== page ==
Slow carbs versus low carbs
Since around the millennium there’s a lot of hype surrounding low-carb foods. Many people manage to lose a lot of weight with a low-carb diets but at the same time many burn-out and put the weight back on because low-carb diets can be quite ‘boring’.
Contrary to common belief, carbs are not bad for you. But I’m talking about slow-carbs and not sugary and processed carbs. Carbohydrates are a huge family that ranges from ice-cream to spinach. It’s all carb, but different type of carbs.
In actual fact, most plant based foods are carbs. The slow type ones, which are low low-glycaemic and don’t lead to a spike in blood sugar or insulin. They pack fibre (which helps buffer out sugar content), nutrients and phytochemicals.
Eating a large variety of fresh fruits and vegetables full with phytonutrients—carotenoids, flavonoids and polyphenols—will help improve nearly all your health problems, including dementia, diabesity and effects of aging.
In a ‘perfect world’ three quarters of our carbs should come from slow carbs (none starchy vegetables and low glycaemic fruit). If we’re talking about volume, most of your plate should be loaded with carbs. Note that I said volume and not calories as the majority of plant based carbs are virtually calorie free.
Unfortunately, the great majority of people in our developed world do not eat enough slow carbs. Instead, they are eating quickly absorbed carbs from sugar, high fructose corn syrup and flower. All of which are quickly and efficiently turned into flab by our body. Immediately after you eat a high-carb meal our insulin spikes and our blood sugar plummets. This leads to a hunger sensation. This is one of the reasons why it leads to higher food consumption and cravings for more carbs and sugar. Essentially, sugar calories are different from other type of calories because they screw-up your appetite mechanisms, leading you to eat more, crave more sugar and promote your ab-flab.
By now you should be asking yourself which carbs are better choice. To simplify things and assist you in making better choices when it comes to carbs, I’ve divided them up into 4 groups – green, yellow, red and banned.
Greens should be the basis of your diet and you should eat them freely. They are slow-burning, and low-glycaemic. These include: asparagus, spinach, chard, kale, cabbage, broccoli, seaweed etc
Yellow carbs you should eat in moderation. Whole grains. Brown, black and red rice; quinoa; amaranth; buckwheat and teff are wonderful gluten-free grains. Black rice packs as many anthocyanins as blueberries and a low-glycaemic load. You should eat fibre-rich, phytonutrient-rich legumes. They slow the release of sugars into the bloodstream and help prevent the surplus insulin release that leads to insulin resistance. Try red, yellow or regular lentils; chickpeas; green and yellow split peas; soybeans and any other beans. Dark berries. Blueberries, cherries, blackberries and raspberries are filled with phytonutrients. The richer the colour, the more “health” you get. Eat as much as a handful a day. Organic frozen berries can be used in protein shakes. Plums, peaches, nectarines and their variants are known as “stone fruit.” They are healthy and full of fibre and healing chemicals. You should have a couple each day.
Consumption of red carbs should be limited. These include starchy, high-glycaemic cooked vegetables such as winter squashes, peas, potatoes, corn and root vegetables such as beets. Starchy vegetables tend to raise blood sugar level more quickly, so they should be consumed in lesser quantities (up to half cup a day) and ideally together with other foods that reduce the overall glycaemic load of the meal.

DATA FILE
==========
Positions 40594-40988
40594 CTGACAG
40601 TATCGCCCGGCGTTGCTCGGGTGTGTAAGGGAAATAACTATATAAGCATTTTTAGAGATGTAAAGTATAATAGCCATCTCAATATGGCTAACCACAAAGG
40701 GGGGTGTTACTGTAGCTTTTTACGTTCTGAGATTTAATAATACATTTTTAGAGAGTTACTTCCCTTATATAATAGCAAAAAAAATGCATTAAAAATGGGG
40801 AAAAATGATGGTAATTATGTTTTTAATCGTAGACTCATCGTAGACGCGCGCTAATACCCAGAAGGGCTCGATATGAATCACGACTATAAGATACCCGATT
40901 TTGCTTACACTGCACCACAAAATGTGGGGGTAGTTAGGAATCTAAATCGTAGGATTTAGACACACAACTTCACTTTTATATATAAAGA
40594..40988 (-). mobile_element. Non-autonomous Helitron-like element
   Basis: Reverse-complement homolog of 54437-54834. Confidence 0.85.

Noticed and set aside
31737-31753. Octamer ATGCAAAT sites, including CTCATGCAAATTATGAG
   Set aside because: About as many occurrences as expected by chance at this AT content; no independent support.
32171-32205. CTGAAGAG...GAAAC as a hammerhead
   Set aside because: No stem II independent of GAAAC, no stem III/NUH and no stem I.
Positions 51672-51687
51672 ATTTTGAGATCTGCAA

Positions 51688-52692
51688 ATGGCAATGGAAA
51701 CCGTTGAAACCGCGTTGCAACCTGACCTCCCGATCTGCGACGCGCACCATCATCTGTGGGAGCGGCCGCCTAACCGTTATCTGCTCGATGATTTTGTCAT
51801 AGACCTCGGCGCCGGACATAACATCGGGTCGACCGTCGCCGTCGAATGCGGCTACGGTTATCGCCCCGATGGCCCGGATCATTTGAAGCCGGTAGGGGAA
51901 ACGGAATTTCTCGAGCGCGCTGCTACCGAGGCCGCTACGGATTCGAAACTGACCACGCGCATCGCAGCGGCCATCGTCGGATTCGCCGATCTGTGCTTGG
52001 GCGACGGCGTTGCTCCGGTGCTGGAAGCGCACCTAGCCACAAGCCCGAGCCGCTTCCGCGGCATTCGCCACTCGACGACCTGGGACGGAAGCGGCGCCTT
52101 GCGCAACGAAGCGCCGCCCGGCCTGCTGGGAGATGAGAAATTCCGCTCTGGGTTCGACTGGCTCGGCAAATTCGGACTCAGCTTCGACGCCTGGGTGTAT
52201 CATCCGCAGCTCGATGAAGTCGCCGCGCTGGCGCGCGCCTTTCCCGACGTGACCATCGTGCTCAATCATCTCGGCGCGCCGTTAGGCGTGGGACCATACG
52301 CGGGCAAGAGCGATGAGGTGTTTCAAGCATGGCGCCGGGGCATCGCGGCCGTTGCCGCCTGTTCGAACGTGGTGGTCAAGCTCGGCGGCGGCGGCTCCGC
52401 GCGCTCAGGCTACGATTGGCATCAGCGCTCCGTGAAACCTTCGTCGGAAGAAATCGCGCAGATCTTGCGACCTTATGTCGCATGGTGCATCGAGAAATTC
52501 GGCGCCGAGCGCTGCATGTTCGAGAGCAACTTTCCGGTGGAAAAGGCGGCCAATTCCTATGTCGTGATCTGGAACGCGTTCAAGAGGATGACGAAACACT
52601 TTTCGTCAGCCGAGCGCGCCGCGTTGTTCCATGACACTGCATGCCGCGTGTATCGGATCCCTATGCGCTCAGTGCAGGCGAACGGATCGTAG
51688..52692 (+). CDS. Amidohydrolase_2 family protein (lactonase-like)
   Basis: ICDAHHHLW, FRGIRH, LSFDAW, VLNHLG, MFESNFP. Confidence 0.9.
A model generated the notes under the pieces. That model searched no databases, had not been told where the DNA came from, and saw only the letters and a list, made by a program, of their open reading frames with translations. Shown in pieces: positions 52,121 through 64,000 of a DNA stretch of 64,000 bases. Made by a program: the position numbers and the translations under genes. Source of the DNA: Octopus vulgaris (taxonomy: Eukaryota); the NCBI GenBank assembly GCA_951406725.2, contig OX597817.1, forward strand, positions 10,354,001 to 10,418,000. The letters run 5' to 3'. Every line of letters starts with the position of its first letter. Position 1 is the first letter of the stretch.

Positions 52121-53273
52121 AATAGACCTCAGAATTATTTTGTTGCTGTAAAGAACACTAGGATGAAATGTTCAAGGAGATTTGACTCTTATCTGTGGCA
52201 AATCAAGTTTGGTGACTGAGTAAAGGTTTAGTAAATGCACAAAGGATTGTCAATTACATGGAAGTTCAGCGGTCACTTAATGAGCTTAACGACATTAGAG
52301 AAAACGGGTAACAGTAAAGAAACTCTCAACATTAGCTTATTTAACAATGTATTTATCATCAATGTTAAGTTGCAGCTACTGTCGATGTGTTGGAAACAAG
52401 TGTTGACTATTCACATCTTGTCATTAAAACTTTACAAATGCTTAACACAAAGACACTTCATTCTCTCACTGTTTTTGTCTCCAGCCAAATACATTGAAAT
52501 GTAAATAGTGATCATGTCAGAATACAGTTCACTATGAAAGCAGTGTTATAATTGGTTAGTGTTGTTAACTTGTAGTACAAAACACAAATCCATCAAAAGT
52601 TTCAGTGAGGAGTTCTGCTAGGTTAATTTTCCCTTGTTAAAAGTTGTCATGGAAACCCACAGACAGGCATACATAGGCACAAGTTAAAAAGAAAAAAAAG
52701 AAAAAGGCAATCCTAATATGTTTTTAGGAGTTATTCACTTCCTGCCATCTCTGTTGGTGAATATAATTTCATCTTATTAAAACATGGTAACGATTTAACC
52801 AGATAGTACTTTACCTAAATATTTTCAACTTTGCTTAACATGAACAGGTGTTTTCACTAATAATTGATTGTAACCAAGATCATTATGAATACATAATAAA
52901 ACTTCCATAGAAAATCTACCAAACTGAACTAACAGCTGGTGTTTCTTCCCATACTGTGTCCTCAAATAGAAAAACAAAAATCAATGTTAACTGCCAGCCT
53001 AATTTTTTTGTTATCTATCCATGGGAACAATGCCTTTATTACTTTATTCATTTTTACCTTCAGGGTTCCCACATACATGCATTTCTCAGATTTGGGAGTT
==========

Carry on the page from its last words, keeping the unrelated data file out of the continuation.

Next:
You should also limit your intake of high-sugar fruits, including melons, grapes and pineapple which contain more sugar than the fruits listed above, so they should be limited to a half-cup ‘treat’ once a week and avoided altogether if you are on a low/no sugar diet.
The last group is the ‘banned’ carbs. You should avoid processed carbs completely. Gluten-containing whole grains are a no-no. Stay away from wheat, barley, oats, rye, kamut, spelt and triticale. Also stay away from processed foods (including the ‘low-carb’, ‘no sugar-added’ or ‘high fibre’). Always choose real, unprocessed foods. Generally speaking, if the labels claims the food to be a ‘health’ food, it usually isn’t. Included in the ‘banned’ carbs are dried fruits which have a high glycaemic load.
This brings me to the question: is very low-carb diet good for you?
The basic answer is ‘in many cases, yes’. But I still think that nearly everybody should consume nutrient-dense slow carbs. However, people who suffer from type 2 diabetes, high blood sugar and/or diabesity, may need to restrict or refrain from even starchy vegetables and fruit for a certain period of time before reintroducing them into their diets.
What you should be doing is to slowly introduce slow carbs into your diet and as your insulin sensitivity improves, increase from time to time the consumption of slow carbs such as lentils, yams, whole grains and fruit. Once your insulin levels are balanced and any other underlying issues are resolved you may adopt a slow-carb diet which includes roughly 30g per meal or 15g per snack.
No matter what you do, keep your glycaemic load low. So no refined sugars or carb or processed foods. If you crave grains, take it easy on them because they can increase your blood sugar. A better alternative would be quinoa or black rice. Also keep to a minimum starchy, high-glycaemic cooked vegetables such as potatoes, root vegetables, corn etc. You may also want to always eat carbs together with proteins, fibre or ‘good’ fat to assist in buffering the sugar load from carbs.